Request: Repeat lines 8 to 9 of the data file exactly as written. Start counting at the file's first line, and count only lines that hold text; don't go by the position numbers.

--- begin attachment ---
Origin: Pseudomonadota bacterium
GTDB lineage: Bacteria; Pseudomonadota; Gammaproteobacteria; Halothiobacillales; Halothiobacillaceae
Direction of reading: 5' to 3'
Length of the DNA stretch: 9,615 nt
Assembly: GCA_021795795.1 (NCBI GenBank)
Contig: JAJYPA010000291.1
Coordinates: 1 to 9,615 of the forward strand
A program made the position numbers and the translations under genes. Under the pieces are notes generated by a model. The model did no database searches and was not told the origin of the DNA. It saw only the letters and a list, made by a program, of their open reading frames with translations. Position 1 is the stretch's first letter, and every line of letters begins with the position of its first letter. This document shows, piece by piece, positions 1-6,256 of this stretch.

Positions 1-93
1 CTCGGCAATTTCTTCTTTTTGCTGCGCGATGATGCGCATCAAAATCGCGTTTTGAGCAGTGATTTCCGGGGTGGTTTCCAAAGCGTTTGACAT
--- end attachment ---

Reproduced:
A program made the position numbers and the translations under genes. Under the pieces are notes generated by a model. The model did no database searches and was not told the origin of the DNA. It saw only the letters and a list, made by a program, of their open reading frames with translations. Position 1 is the stretch's first letter, and every line of letters begins with the position of its first letter. This document shows, piece by piece, positions 1-6,256 of this stretch.

Positions 1-93